And then there’s the question of how much the project will cost to install and maintain. The estimate for total cost (put together in a lengthy proposal by FVB Engineering) is $14.5 million. Wilkes says that outside grant money is integral to funding the project, and the hope is to secure Legislature bonding funds to pay a portion of the project costs. Bonding funds did not come through in 2014, but the City of Grand Marais will submit the proposal again for the 2016 bonding cycle and the proposal will be much improved this time around.

The balance of the project cost would be financed by a loan, which would be obtained for one-half to two-thirds of the total cost, depending on interest rates. If interest rates were low enough (about 2 percent), the entire project could be financed. To obtain a loan like this, however, customer contracts must already be in place. Each customer must agree to purchase heat from the Grand Marais Public Utilities Commission (which will own the biomass plant) for 25 years. The customers would not need to pay anything up front to have the system installed to their building.

Fuel cost of delivered heat.
Fuel cost of delivered heat.

The only city or county tax dollars to be spent on the construction or operation of the district heating system will be those paid for heat delivered to city and county buildings, which is expected to result in significant long-term savings for taxpayers. If the biomass project is turned down by the Legislature again, there are other possible state, federal and private grants that may be looked at to fund the system.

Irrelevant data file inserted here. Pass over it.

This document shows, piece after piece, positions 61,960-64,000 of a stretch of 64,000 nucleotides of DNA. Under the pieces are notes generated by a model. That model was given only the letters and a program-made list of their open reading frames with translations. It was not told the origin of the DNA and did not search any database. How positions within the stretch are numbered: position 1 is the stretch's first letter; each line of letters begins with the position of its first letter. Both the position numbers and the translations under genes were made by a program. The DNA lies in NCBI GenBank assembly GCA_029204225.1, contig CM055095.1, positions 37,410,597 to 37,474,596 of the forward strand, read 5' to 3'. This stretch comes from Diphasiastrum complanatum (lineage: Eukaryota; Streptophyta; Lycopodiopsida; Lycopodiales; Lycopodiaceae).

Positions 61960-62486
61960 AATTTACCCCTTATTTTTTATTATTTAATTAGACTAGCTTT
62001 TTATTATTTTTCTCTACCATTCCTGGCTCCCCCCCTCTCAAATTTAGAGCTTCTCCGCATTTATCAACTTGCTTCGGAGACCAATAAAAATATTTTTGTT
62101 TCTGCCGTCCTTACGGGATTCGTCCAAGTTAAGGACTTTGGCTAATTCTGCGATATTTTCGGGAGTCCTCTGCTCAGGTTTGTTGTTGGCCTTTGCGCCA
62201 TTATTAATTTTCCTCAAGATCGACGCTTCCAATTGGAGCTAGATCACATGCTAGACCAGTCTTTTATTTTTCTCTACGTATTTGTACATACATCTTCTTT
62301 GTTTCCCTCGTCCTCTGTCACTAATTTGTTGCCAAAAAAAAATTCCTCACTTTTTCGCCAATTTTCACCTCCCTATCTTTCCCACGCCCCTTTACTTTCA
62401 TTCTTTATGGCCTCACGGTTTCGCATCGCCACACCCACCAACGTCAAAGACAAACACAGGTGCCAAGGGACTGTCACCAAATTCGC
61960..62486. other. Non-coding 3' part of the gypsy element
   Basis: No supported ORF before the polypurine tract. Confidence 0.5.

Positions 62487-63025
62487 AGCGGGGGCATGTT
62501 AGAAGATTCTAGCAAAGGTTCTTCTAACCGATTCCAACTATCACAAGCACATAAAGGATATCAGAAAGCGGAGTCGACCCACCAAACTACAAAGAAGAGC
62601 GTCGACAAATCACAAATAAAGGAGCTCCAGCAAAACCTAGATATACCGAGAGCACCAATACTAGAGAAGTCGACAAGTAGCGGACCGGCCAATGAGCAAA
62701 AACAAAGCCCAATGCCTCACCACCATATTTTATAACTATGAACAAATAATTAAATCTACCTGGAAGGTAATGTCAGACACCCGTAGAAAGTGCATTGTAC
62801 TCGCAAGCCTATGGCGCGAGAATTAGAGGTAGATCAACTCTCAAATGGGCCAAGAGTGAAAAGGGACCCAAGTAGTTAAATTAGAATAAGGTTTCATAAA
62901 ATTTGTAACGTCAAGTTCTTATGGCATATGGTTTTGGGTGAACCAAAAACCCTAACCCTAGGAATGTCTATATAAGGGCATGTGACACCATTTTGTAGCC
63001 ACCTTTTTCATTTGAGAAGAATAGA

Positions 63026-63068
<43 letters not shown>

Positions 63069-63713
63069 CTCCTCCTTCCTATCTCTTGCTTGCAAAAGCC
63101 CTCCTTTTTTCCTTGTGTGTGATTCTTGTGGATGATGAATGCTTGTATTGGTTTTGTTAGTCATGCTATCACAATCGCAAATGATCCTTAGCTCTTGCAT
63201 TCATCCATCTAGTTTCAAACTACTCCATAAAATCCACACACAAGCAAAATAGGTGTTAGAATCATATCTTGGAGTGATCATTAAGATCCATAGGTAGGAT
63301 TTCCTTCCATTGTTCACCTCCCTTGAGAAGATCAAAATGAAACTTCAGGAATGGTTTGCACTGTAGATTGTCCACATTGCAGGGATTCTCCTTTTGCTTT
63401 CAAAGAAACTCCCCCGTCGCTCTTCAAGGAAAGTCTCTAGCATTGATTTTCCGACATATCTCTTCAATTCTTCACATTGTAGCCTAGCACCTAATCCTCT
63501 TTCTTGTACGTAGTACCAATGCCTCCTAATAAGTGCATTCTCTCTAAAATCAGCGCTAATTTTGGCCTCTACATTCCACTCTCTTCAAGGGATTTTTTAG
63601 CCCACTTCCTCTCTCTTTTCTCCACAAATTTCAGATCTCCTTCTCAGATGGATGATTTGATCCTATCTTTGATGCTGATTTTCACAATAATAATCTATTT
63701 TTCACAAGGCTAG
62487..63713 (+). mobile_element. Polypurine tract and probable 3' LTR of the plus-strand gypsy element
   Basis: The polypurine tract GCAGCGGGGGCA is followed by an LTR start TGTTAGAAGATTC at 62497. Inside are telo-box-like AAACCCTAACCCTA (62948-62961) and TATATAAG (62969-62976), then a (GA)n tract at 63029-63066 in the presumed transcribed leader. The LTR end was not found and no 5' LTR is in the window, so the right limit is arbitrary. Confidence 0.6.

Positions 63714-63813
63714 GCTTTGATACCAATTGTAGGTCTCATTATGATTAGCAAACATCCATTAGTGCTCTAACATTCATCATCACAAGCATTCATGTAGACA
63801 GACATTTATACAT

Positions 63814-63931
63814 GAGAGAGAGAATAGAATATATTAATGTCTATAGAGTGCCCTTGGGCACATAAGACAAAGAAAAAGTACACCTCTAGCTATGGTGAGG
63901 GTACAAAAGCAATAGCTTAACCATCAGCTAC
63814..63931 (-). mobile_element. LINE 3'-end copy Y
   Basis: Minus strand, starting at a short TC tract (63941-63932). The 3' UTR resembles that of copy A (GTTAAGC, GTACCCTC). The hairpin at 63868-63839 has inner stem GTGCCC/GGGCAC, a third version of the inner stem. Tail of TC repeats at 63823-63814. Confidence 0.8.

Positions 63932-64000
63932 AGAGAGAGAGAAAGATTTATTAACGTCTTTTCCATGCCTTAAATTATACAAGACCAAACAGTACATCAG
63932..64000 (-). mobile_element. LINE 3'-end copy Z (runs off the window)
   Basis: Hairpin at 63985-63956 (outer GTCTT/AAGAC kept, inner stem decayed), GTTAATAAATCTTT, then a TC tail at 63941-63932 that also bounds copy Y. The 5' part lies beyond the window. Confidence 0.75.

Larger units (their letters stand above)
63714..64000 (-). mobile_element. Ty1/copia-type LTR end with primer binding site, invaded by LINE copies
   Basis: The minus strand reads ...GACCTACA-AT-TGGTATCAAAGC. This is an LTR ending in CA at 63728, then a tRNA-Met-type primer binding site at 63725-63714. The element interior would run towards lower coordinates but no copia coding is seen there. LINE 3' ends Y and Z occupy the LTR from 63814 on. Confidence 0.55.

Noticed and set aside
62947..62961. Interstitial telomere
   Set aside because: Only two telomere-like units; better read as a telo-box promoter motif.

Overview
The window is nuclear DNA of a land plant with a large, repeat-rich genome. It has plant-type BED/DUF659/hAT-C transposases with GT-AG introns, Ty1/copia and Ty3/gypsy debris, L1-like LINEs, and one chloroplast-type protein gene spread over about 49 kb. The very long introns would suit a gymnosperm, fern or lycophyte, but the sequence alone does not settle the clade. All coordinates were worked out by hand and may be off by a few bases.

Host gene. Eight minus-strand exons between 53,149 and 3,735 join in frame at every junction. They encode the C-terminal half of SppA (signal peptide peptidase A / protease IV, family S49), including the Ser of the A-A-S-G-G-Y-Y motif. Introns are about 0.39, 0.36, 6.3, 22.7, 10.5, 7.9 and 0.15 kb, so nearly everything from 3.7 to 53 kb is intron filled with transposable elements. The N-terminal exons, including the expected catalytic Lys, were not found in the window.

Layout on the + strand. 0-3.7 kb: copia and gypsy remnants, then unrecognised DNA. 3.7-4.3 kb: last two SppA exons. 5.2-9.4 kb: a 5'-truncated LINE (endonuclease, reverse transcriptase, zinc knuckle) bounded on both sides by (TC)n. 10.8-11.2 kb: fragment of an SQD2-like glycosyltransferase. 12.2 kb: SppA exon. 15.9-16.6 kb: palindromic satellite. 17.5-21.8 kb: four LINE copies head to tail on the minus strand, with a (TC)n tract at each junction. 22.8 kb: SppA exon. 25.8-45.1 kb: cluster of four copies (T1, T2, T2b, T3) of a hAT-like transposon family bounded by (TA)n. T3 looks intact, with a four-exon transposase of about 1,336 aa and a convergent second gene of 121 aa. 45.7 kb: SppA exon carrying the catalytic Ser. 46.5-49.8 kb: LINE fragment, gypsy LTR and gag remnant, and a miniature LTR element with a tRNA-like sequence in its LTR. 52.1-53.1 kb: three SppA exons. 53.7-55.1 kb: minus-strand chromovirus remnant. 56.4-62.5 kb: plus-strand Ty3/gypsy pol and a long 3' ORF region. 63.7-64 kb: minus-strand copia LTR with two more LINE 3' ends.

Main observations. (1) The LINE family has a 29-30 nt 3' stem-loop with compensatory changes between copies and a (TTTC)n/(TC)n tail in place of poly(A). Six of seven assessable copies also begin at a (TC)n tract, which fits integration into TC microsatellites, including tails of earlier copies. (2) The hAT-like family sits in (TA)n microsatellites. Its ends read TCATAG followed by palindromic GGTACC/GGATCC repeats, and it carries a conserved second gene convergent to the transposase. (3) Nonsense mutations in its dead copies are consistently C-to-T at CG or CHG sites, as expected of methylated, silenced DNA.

Building a biomass facility and infrastructure is a long-term investment, but both CCLEP and newly elected Grand Marais Mayor Jay Arrowsmith Decoux believe the investment will pay off; in other words, money will be saved.

Grand Marais, unlike many locales, has no natural gas pipeline running through town. All propane and fuel oil used for heating is trucked into town. Propane has shown to be climbing steadily in cost and is prone to price fluctuations, as propane customers know who ran out of propane during the winter of 2014 when propane prices spiked. Over the last 20 years, the average fossil fuel price increase for the proposed district heating customer base has been 5.9 percent—and it’s been even more dramatic in just the past 10 years. When the customers sign the 25-year contract, they are actually locking in their heating price for the next 25 years. If fossil fuel prices continue to increase at the same rate as the last 20 years (5.9 percent), the biomass plant will save customers $10 million in heating costs—money that could then stay in the local economy.